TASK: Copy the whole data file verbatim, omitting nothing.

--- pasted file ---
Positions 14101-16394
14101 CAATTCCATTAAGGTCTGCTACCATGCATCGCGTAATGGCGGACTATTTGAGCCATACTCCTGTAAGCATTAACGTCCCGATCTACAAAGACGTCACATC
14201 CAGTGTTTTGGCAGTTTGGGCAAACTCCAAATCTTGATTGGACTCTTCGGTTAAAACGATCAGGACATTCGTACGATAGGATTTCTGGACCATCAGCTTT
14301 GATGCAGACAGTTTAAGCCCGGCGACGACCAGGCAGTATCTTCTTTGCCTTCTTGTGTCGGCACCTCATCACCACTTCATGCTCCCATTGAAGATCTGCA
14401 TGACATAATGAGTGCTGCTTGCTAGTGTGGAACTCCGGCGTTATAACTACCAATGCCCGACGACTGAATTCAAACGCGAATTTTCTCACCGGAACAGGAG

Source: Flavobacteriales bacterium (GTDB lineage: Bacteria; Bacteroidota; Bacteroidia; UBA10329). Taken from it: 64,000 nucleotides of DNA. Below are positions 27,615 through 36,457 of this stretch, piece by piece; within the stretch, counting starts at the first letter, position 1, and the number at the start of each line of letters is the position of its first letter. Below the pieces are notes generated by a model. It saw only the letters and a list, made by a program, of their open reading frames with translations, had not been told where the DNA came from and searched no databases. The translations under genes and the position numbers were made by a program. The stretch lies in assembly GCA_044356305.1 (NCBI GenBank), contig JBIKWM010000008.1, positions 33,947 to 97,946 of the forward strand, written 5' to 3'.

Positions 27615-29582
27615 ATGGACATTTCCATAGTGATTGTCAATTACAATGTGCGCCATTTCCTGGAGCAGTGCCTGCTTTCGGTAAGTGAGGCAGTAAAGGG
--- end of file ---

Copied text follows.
Positions 14101-16394
14101 CAATTCCATTAAGGTCTGCTACCATGCATCGCGTAATGGCGGACTATTTGAGCCATACTCCTGTAAGCATTAACGTCCCGATCTACAAAGACGTCACATC
14201 CAGTGTTTTGGCAGTTTGGGCAAACTCCAAATCTTGATTGGACTCTTCGGTTAAAACGATCAGGACATTCGTACGATAGGATTTCTGGACCATCAGCTTT
14301 GATGCAGACAGTTTAAGCCCGGCGACGACCAGGCAGTATCTTCTTTGCCTTCTTGTGTCGGCACCTCATCACCACTTCATGCTCCCATTGAAGATCTGCA
14401 TGACATAATGAGTGCTGCTTGCTAGTGTGGAACTCCGGCGTTATAACTACCAATGCCCGACGACTGAATTCAAACGCGAATTTTCTCACCGGAACAGGAG

Source: Flavobacteriales bacterium (GTDB lineage: Bacteria; Bacteroidota; Bacteroidia; UBA10329). Taken from it: 64,000 nucleotides of DNA. Below are positions 27,615 through 36,457 of this stretch, piece by piece; within the stretch, counting starts at the first letter, position 1, and the number at the start of each line of letters is the position of its first letter. Below the pieces are notes generated by a model. It saw only the letters and a list, made by a program, of their open reading frames with translations, had not been told where the DNA came from and searched no databases. The translations under genes and the position numbers were made by a program. The stretch lies in assembly GCA_044356305.1 (NCBI GenBank), contig JBIKWM010000008.1, positions 33,947 to 97,946 of the forward strand, written 5' to 3'.

Positions 27615-29582
27615 ATGGACATTTCCATAGTGATTGTCAATTACAATGTGCGCCATTTCCTGGAGCAGTGCCTGCTTTCGGTAAGTGAGGCAGTAAAGGG